Two months ago, R20 profiled environmentalist and community activist Mary Washington, who won the Democratic primary in Baltimore and was on track to become only "the second openly lesbian African-American to be elected to a state legislature anywhere in America." Washington ran unopposed in her slot in Maryland's 43rd District and, as expected, won in last Tuesday's election. The Washington Blade talks to the newest member of the House of Delegates about the landscape for gay rights in Maryland.
[Washington's] confident about the expansion of LGBT rights in decidedly blue Maryland. Does she see same-sex marriage rights coming soon? "Yes," she declares, "I’m very encouraged that we will absolutely see recognition of civil marriage in Maryland within the next four years."
Washington was endorsed by the Ministerial Alliance, the most prominent area inter-denominational coalition. She adds that "gays and lesbians have moved so far in Maryland already, and I strongly feel that we also now need to focus on protections for transgendered people." She recognizes that Maryland bucked "a red tide on Election Day," when Democrats lost more than 650 state legislative seats nationwide. "Maryland now stands as a beacon of hope for progress and social justice," according to Washington. The reason the Republican riptide faltered in Maryland is that, "we have a tradition of moderation and civility and we don’t typically have strong, ultra-conservative voters," and she adds that “we also know how to organize our candidates for great campaigns."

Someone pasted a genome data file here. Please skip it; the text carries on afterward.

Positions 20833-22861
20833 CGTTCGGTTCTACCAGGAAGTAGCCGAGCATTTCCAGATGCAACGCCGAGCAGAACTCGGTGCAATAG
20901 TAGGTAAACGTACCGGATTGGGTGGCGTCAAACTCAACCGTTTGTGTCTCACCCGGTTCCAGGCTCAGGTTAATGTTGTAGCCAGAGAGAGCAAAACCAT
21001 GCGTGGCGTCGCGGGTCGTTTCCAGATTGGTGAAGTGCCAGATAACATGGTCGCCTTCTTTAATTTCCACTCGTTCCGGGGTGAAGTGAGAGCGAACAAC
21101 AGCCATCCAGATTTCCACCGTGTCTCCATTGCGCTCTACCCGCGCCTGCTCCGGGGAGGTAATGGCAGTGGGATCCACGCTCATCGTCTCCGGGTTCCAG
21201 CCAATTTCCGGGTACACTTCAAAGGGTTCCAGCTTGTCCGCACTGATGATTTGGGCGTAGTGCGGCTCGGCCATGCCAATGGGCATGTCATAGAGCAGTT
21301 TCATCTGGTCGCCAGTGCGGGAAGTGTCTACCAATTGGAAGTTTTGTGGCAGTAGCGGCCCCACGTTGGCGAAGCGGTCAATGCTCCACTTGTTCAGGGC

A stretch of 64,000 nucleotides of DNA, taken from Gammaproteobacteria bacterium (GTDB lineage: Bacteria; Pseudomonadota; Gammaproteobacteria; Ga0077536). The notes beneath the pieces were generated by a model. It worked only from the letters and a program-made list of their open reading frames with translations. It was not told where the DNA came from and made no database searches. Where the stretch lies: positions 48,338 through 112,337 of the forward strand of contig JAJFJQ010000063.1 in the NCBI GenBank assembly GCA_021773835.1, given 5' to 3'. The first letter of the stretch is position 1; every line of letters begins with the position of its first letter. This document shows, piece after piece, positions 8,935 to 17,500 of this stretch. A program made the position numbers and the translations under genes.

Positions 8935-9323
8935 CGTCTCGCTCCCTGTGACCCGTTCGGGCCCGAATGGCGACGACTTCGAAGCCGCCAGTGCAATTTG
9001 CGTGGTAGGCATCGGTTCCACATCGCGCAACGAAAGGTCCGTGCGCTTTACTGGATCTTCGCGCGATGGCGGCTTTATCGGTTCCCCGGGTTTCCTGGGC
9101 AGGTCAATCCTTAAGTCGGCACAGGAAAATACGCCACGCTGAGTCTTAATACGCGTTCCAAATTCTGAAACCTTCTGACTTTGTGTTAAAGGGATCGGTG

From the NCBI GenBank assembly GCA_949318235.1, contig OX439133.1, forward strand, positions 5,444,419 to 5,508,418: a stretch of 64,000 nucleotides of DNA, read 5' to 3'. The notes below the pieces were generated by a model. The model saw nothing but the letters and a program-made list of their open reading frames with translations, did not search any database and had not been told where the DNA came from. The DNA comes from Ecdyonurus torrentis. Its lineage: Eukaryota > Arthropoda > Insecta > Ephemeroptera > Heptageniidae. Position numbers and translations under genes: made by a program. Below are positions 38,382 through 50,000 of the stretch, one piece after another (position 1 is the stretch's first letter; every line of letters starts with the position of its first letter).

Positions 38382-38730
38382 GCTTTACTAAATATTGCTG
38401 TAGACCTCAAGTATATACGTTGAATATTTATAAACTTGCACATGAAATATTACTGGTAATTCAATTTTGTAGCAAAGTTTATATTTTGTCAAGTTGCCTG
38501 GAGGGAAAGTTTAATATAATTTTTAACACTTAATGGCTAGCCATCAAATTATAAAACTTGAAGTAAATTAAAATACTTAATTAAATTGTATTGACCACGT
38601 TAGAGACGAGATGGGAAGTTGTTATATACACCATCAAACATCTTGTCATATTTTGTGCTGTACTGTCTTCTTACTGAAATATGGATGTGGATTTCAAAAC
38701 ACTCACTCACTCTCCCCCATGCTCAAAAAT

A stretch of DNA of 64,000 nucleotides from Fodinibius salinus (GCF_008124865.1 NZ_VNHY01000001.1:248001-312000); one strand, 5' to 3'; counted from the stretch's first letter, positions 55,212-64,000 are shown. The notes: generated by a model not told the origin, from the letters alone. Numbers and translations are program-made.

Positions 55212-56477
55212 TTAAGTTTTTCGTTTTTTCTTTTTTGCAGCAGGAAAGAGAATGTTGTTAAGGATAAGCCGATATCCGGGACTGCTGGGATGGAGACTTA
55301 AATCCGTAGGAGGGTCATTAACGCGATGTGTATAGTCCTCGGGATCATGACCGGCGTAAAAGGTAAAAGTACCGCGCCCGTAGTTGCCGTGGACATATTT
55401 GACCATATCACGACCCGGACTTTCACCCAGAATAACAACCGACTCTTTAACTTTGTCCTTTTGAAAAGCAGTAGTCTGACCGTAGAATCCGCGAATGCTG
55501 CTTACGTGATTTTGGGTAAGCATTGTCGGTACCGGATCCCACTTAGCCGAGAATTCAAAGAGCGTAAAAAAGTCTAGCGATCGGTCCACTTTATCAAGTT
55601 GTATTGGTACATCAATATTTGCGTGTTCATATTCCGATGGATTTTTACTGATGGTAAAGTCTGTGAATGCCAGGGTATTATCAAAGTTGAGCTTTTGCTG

Maryland has elected "a record number of seven openly gay or lesbian lawmakers" , three more than before.
Brava and congratulations to Mary Washington, who was one of 33 openly LGBT candidates in the nation endorsed by the Victory Fund during this cycle. Washington follows in the footsteps of Georgia's Simone Bell, who in December 2009 became the first openly lesbian black state legislator in U.S. history. Connecticut's Jason Bartlett and Rhode Island House Speaker Gordon Fox are the nation's only openly Black male state legislators.
Read the full interview and profile at The Blade ...